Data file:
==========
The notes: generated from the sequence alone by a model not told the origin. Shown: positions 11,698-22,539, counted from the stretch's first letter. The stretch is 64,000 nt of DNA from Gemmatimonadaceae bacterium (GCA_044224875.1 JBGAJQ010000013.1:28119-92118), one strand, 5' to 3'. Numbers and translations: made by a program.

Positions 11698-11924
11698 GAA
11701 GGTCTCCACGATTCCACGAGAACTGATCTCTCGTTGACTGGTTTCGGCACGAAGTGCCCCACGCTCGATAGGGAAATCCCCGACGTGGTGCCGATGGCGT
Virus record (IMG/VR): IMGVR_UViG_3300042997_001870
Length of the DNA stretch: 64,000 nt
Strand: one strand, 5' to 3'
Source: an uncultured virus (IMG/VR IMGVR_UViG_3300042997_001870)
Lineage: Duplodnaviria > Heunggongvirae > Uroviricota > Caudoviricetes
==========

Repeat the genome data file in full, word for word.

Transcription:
The notes: generated from the sequence alone by a model not told the origin. Shown: positions 11,698-22,539, counted from the stretch's first letter. The stretch is 64,000 nt of DNA from Gemmatimonadaceae bacterium (GCA_044224875.1 JBGAJQ010000013.1:28119-92118), one strand, 5' to 3'. Numbers and translations: made by a program.

Positions 11698-11924
11698 GAA
11701 GGTCTCCACGATTCCACGAGAACTGATCTCTCGTTGACTGGTTTCGGCACGAAGTGCCCCACGCTCGATAGGGAAATCCCCGACGTGGTGCCGATGGCGT
Virus record (IMG/VR): IMGVR_UViG_3300042997_001870
Length of the DNA stretch: 64,000 nt
Strand: one strand, 5' to 3'
Source: an uncultured virus (IMG/VR IMGVR_UViG_3300042997_001870)
Lineage: Duplodnaviria > Heunggongvirae > Uroviricota > Caudoviricetes